lunedì 10 giugno 2019
SIMENON SIMENON. THREE WEEKS WITHOUT DRINKS AT VICHY
A look at a strong, sober Maigret
SIMENON . TROIS SEMAINES SANS BOISSONS A VICHY
Un aperçu sur un Maigret fort et sobre
SIMENON SIMENON. TRE SETTIMANE SENZA BERE A VICHY
Uno sguardo su un Maigret e forti e sobrio
Having recently provided a three-part review of Risto detailed work examining Maigret’s patterns of alcohol consumption, it seems timely to examine the three-week period when Simenon actually puts his protagonist on the wagon. Indeed, a new English translation of Maigret in Vichy, the Maigret novel in the series that describes such a situation, is in the offing from Penguin. For this exceptional event, Simenon has Dr. Pardon discover Maigret’s liver is “a little enlarged,” an important medical sign that heavy drinking is doing a number on the 53-year-old’s physical health. The treatment advised is an in-house regimen at a health sanatorium in Vichy, a location renowned for its therapeutic water in particular. Maigret will drink great quantities of this cleansing potion while he—ironically—dries out by abstaining from alcohol. As Maigret laments existing “without beer and without wine,” the reader wonders if he will be successful or not. In fact, at the same time Simenon describes the Maigret couple commencing “a certain number of rituals they took with the greatest seriousness,” he asks if “Maigret was really serious?”
So, here is what “21 days” of “good cleansing of the body at Vichy” entails. Maigret’s honest tally of his typical alcohol consumption—“more” than a liter of wine a day, “only 2 to 3 glasses” of wine at meals, “a glass of beer sometimes” in the office, “an aperitif rather often”—triggers the following prescription: drink a glass of special water and repeat this every half an hour while alternating between salty and types and also taking it as hot as possible. Of course, he is not to drink alcohol. Curiously at meals, he is allowed water “at the most tinted with a little wine,” but it turns out his commitment is such that he “barely wet his lips” on any glass of wine-tinted water. In sum, it becomes “the water, always the water,” and the reader hears him exhorting his wife: “Let’s go take our glass of water…” Remarkably, Maigret does not seem tempted to drink. Although he notices all the tables in the Vichy dining room have wine bottles on them except his, he does not request a bottle. Even when he goes into a bar to make a telephone call, a situation for him in which buying a pay phone token and an alcoholic beverage together was a routine, he does not have a drink.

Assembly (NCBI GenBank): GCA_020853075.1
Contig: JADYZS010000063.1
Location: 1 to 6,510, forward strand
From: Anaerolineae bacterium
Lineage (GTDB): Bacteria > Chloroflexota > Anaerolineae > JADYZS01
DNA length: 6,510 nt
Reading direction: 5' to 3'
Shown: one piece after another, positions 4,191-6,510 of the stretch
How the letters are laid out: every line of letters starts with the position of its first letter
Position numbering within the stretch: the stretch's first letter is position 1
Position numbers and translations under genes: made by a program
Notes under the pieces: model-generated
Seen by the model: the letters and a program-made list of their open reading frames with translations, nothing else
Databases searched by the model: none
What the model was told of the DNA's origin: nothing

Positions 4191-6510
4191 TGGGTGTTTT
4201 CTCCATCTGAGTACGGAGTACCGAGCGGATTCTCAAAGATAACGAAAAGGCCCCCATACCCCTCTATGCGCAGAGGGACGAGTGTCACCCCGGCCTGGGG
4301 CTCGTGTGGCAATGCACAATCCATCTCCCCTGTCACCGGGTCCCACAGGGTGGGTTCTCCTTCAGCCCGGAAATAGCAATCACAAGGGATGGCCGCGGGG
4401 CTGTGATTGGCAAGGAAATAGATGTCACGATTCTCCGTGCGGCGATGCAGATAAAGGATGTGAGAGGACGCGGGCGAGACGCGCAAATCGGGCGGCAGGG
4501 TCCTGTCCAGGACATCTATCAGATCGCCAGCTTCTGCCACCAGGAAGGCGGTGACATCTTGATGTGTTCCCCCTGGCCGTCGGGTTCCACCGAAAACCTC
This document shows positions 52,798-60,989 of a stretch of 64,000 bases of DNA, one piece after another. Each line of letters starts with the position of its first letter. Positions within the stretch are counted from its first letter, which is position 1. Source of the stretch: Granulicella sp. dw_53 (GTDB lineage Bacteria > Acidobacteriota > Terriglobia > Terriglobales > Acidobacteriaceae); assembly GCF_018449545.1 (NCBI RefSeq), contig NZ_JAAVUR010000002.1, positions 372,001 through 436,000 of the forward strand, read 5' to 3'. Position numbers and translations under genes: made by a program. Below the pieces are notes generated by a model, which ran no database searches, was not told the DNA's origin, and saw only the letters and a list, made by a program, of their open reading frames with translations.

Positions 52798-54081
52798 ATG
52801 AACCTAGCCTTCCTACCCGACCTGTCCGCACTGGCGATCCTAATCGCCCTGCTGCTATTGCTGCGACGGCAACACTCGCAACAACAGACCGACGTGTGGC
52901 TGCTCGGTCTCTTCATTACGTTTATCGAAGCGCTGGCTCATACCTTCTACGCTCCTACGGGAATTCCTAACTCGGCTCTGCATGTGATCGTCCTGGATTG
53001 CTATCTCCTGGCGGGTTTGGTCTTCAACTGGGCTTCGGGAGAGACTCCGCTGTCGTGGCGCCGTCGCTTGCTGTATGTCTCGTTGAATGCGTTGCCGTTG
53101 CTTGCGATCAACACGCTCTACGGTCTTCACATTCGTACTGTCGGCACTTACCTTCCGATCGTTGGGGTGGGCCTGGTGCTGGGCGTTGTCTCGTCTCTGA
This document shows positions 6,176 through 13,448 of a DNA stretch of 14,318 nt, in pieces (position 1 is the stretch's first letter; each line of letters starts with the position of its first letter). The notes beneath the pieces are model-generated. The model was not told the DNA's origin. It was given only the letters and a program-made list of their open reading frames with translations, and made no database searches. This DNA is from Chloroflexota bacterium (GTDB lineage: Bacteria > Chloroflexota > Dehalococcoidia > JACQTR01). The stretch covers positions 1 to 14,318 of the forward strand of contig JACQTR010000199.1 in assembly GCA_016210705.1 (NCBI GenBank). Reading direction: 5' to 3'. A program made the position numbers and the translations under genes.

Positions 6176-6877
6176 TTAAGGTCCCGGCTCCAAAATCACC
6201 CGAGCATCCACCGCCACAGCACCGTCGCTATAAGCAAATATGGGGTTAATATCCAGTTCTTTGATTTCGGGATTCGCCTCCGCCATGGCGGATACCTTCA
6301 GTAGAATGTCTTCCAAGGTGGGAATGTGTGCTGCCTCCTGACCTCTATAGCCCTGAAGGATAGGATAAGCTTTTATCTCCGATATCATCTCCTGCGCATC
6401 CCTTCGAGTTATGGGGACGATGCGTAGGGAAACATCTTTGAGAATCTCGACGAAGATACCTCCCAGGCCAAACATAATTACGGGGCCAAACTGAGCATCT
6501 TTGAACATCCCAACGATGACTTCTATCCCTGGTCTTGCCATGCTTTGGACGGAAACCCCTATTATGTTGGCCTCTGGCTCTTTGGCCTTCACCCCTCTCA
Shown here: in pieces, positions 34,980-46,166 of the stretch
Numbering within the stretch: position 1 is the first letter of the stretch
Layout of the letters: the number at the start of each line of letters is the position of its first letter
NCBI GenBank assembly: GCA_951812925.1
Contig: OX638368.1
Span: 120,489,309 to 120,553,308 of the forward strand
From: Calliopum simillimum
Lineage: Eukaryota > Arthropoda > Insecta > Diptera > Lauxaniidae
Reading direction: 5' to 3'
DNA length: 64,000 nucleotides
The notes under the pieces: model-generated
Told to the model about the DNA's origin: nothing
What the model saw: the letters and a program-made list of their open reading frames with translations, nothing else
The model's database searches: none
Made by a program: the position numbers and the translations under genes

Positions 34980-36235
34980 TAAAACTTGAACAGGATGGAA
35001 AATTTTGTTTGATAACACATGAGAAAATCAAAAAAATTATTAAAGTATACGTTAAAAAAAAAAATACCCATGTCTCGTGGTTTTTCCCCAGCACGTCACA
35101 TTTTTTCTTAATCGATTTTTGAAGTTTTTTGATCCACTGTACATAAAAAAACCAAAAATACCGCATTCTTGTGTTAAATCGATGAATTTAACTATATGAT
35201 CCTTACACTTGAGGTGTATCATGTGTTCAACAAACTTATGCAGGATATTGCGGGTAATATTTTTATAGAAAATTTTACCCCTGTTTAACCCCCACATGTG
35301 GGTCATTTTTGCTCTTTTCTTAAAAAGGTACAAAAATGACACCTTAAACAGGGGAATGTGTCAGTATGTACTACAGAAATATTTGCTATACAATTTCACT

Multiple factors come together to help Maigret tolerate the absence of drink: most importantly during the stay, the “are practically together 24 of 24 hours” as a couple, a supportive togetherness that does not occur in Paris. He gets to smoke his pipe freely—Simenon has him smoking it 15 (yes!) times, the action helping him psychologically and the nicotine helping him physiologically. He gets to eat rich “prepared meals” liberally. He gets completely wrapped up in solving a murder mystery. Notably, the only real challenge to abstinence occurs while taking a break from interrogating the killer and his police confrere suggests a tension-relieving beer in a nearby bar. Still, “the word beer brought [only] a smile of resignation to his lips.” Maigret does not cave in and he goes right back to the grilling.
At the end of the novel, when Maigret has just arrested the killer, Madame Maigret innocently (?) plants the notion of having a beer in his head, but he simply takes a few puffs on his pipe and goes to bed. This final act of acquiescence typifies the way he has behaved during the full period of abstinence. However, having commented that Maigret “astonished himself” when he “decided” to let them “ship me off to drink water,” Simenon does wonder if this “docile” and “calm” teetotaler “will be someone “the cure enables to not self-monitor too much during the rest of the year.” Thus, it remains to be seen how long it will be before Simenon has him fall off the wagon.
David P Simmons
Pubblicato da Maurizio Testa alle 09:04